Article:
WARNING: There’s some kind of famous actor in this show and this means that it is massively sold out. However, this is not why I wanted to go, to see yet another stage star polishing his chops at our expense (my expense being 38 quid, an unsupportable price level for my budget): no, I wanted to go because I really, really like George Bernard Shaw and had never had a chance to see this play before.
So: you’re considering seeing this play, and, as a Life in the Cheap Seats devotee, you have one question: is it worth it? Cheap seats are £38 (technically £15 but no chance of finding one of those), time investment (far more important) is 3 1/2 hours. My God. That is a very, very long time to be sat down in a chair. Don’t drink anything beforehand (or during the interval – but do have a bottle of water with you) and I highly advise a small package of chocolate or possibly Mentos.
But, God, you know what? It’s funny. It’s really funny. The story of an anarchist fighting to escape from the love of a conventional (and highly manipulative) woman just seems on the face of it to have no hope as a comedy at all. The anarchist’s obsession with “woman’s highest purpose” – having babies – seems on the face of it to just be so offensive that you can only see him as a villain. But somehow the combination of all of the videos of flowers blooming (in the background) and the scraps of music from Don Giovanni give the whole enterprise this air of the irresistibility of sex (defined as the “reproductive impulse”). Our anarchist is a man who wants to stick with his morals – honesty and truthfulness held highly among them – and, faced with a woman who wants to be loved for who she is (rather than who she pretends to be), he is simply incapable of clinging to the high ground – that is, remaining a bachelor and practitioner of “free love.”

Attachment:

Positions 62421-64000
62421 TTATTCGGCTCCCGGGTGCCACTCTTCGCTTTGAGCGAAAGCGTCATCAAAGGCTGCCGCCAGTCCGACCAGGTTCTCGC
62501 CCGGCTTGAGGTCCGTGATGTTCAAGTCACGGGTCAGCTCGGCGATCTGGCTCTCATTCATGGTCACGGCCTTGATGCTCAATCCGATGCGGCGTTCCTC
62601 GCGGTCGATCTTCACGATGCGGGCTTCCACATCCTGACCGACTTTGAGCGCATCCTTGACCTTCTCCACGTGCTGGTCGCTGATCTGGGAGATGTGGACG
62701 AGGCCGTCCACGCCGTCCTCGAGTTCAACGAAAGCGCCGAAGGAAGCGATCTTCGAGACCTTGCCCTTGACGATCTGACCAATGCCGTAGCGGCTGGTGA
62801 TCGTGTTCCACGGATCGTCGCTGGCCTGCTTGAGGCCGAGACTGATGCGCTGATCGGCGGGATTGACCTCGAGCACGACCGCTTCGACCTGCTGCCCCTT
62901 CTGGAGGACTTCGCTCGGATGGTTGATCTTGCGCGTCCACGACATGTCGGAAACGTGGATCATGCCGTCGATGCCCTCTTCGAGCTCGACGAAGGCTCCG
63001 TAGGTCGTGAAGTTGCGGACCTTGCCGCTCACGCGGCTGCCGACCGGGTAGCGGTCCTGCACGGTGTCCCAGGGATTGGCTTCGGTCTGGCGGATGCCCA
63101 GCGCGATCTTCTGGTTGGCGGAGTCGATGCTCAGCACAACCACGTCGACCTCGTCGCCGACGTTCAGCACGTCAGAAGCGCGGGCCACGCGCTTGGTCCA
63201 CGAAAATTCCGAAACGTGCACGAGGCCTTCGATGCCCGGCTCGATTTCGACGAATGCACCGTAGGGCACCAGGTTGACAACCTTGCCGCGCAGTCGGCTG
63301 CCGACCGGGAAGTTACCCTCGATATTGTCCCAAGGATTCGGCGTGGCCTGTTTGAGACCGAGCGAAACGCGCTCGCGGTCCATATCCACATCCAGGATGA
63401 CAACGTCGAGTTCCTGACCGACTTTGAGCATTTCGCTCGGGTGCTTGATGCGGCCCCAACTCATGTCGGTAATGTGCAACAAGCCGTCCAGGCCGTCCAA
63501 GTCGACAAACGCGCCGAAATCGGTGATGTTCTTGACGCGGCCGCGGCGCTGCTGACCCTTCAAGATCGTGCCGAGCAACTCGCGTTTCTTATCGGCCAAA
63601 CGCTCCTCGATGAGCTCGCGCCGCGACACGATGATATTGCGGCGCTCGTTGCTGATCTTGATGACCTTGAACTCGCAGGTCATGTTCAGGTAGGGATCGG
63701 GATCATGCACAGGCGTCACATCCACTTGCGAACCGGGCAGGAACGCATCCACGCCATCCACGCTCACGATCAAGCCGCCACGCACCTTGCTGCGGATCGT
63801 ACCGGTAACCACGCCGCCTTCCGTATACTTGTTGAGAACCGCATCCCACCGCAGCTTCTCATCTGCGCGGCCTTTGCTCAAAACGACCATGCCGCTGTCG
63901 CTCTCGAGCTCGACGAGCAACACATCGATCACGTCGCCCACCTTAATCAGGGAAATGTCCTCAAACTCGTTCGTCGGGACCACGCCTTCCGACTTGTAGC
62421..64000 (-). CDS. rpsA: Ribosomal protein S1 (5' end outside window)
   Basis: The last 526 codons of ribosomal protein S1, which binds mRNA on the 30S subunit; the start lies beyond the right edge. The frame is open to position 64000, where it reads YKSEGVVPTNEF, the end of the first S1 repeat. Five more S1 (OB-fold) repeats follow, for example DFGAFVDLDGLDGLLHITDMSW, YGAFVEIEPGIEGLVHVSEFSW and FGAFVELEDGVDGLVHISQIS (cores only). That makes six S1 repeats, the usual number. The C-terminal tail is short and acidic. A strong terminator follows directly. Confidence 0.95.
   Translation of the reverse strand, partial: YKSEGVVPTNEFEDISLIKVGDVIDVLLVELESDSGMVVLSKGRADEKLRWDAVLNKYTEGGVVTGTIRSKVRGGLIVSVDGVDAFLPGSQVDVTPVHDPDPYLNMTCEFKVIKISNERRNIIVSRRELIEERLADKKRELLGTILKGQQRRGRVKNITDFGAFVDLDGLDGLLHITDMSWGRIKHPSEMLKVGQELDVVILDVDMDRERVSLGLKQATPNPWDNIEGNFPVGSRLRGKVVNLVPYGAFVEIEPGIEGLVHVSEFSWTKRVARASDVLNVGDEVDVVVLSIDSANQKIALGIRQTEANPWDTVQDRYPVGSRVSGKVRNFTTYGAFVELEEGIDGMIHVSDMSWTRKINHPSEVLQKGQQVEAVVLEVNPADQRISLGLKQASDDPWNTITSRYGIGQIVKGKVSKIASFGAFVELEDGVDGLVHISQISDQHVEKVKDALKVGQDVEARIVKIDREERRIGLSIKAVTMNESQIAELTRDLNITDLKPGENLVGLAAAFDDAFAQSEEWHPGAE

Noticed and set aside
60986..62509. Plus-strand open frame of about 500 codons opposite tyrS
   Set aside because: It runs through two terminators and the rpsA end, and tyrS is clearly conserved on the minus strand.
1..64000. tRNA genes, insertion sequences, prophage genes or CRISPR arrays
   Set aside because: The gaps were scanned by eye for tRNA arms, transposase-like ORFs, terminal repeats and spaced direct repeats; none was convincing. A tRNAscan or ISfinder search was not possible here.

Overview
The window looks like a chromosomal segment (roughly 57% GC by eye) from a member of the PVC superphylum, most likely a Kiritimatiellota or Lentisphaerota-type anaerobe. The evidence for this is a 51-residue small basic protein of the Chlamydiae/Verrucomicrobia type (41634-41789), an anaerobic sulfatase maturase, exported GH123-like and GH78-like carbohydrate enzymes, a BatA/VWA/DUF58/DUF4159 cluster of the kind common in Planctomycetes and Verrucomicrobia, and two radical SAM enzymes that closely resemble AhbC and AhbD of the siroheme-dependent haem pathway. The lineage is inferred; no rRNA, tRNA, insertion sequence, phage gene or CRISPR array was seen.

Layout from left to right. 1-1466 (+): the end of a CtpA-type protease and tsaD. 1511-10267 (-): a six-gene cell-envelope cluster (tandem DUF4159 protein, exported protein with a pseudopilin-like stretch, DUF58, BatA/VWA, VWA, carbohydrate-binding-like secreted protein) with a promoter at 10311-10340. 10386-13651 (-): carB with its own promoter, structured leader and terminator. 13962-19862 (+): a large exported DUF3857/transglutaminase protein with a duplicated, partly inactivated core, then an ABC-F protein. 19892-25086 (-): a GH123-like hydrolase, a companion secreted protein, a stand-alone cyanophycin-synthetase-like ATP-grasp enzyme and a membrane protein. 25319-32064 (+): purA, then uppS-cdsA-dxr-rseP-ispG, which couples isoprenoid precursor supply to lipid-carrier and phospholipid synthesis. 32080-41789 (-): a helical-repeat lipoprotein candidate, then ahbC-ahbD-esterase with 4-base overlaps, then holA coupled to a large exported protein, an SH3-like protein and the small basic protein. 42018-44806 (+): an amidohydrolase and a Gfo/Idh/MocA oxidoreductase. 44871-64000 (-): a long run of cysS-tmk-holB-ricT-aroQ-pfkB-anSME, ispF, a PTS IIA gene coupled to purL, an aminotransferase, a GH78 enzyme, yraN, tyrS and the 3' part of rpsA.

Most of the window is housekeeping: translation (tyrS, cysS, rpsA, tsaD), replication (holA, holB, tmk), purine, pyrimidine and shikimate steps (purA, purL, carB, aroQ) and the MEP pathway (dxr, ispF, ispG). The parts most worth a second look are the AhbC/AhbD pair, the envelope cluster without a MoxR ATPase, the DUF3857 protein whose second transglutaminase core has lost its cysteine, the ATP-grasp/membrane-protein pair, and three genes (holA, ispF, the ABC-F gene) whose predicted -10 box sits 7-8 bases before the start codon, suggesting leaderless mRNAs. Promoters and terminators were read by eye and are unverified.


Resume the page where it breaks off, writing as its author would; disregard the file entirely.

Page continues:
Most delicious and delightful is an extended scene set in hell, with the main actors reappearing as various characters from Don Giovanni (and, well, Lucifer). Now, if they were trying to keep this play down to a reasonable amount of time, this would have been the scene to cut: but, really, it about had me in tears with its endless flagellation of the hypocrisy of society (both ancient and modern, things just haven’t changed). What was that quote? Ah yes, loved this bit: “At every one of those concerts in England you will find rows of weary people who are there, not because they really like classical music, but because they think they ought to like it. Well, there is the same thing in heaven. A number of people sit there in glory, not because they are happy, but because they think they owe it to their position to be in heaven. They are almost all English.” PEALS OF LAUGHER. And, I thought, rows and rows of just these folks were sitting there at the National on this chilly afternoon, only we all were laughing, because, by God (and the devil), this is a funny play, and it hardly matters what name actors are in it (I’m not even going to mention them, they’re all very good): suffice it for me to tell you it WAS good and it was worth forty pounds, buy your Mentos at a nearby cornershop and go see it. Your life will be the richer for having done so.
(This review is for a matinee that took place on Saturday, March 14, 2015. It continues for a while but as it is sold out your best chance of getting tickets is just to leave the page open on your computer screen throughout the day and occasionally hit F5 to see if there have been any returns.)